UK deflation moved into record territory last month, official figures showed today.
The headline retail prices index (RPI) fell from minus 0.4% to minus 1.2% in April, the Office for National Statistics (ONS) said.
The RPI turned negative for the first time in almost 50 years in March and is now below the all-time low of minus 0.8% recorded in June 1959.
Households paying out less
The fall reflects lower mortgage interest payments and house prices as well as recent cuts in gas and electricity bills.
The consumer prices index (CPI), which does not include mortgage and house prices and is used by the Bank of England to target inflation, fell from 2.9% to 2.3% in April, the lowest since January last year. Food prices also dragged CPI lower as falling vegetable and meat prices this year contrasted with rising costs a year earlier.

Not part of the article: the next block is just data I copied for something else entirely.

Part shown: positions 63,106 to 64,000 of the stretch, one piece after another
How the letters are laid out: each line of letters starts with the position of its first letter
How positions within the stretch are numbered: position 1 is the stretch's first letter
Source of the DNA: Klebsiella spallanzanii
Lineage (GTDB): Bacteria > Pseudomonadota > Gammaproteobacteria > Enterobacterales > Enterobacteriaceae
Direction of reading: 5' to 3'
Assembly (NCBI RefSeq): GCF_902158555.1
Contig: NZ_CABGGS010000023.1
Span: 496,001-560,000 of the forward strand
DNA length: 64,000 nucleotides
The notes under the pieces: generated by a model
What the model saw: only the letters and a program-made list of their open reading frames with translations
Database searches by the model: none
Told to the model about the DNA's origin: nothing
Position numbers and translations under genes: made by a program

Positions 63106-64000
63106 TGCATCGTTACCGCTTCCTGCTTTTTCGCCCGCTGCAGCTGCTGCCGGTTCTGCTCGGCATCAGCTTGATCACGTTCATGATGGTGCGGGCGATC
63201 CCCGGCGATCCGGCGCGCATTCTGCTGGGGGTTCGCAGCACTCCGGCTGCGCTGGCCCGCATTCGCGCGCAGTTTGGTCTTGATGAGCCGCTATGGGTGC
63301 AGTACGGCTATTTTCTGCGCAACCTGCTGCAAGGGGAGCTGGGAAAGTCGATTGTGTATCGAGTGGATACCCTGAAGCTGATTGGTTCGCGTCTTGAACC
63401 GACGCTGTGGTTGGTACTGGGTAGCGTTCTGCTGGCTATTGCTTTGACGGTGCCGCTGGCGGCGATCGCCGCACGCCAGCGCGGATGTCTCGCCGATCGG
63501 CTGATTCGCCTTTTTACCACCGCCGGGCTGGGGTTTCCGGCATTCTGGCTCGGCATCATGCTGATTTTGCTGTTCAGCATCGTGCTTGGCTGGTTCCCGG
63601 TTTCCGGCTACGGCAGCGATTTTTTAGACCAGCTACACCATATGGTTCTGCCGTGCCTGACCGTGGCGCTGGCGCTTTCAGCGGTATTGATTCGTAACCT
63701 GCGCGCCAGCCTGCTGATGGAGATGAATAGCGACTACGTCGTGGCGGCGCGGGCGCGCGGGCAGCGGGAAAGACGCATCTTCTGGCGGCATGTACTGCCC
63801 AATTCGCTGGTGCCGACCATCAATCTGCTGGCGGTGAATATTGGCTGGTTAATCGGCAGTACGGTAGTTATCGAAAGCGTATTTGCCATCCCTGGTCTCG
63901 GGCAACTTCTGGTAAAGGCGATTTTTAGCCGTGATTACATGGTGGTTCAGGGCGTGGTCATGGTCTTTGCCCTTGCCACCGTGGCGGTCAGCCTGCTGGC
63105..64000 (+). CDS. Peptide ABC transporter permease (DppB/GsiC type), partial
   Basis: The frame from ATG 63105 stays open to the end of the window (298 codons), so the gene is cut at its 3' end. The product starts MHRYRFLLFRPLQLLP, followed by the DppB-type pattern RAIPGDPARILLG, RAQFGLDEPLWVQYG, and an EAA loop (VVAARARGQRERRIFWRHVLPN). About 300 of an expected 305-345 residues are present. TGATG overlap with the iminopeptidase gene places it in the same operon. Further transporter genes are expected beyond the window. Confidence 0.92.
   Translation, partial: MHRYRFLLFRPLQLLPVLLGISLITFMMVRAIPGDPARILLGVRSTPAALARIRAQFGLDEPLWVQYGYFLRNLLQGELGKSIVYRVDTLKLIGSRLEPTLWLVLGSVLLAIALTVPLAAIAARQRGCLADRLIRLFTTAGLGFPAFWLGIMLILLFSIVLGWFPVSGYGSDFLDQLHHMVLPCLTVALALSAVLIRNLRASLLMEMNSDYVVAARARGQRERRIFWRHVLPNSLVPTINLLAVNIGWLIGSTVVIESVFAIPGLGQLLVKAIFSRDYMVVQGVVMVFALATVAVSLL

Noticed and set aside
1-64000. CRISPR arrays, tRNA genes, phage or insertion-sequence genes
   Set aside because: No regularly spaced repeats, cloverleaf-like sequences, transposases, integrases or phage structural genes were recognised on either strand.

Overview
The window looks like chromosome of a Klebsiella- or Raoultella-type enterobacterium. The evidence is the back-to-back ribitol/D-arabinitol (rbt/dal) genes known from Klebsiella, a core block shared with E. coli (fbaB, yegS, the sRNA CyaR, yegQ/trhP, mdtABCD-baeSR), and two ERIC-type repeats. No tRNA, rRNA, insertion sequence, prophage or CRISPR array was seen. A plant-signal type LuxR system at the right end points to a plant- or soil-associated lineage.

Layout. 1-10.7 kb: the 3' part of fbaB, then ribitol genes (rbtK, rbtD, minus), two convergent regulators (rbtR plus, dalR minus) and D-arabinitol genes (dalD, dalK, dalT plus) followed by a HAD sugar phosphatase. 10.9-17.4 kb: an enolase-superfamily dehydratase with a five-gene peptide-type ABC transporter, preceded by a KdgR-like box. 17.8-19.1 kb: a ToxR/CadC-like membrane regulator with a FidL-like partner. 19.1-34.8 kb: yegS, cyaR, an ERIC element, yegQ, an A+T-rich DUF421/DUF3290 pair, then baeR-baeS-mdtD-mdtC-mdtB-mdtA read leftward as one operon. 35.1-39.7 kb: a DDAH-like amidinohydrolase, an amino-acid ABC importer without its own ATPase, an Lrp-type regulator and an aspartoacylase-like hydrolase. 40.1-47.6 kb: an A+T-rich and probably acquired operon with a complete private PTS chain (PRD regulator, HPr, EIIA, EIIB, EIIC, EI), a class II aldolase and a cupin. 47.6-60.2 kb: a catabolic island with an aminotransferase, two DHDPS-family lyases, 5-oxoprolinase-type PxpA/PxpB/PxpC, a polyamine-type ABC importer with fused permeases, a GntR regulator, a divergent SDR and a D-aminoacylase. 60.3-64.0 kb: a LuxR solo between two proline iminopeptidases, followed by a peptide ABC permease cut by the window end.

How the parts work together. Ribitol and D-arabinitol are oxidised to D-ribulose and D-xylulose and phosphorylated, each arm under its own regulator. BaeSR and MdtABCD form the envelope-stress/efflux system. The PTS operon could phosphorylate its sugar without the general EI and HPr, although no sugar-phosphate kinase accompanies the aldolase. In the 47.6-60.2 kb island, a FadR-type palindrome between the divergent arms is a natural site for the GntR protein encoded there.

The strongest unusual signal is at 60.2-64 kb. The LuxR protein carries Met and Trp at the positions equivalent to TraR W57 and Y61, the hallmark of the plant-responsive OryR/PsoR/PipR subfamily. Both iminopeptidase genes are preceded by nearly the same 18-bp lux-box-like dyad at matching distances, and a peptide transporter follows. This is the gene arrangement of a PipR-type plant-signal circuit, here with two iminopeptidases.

The RPI’s move downwards follows the Bank of England’s interest rate cut to an all-time low of 0.5% in March, bringing reduced mortgage payments for many households.
Fall should halt by autumn
RPI deflation should peak in September because after that, the dramatic rate cuts introduced by the central bank last year to tackle the financial crisis will begin feeding into the index.
© Press Association 2009
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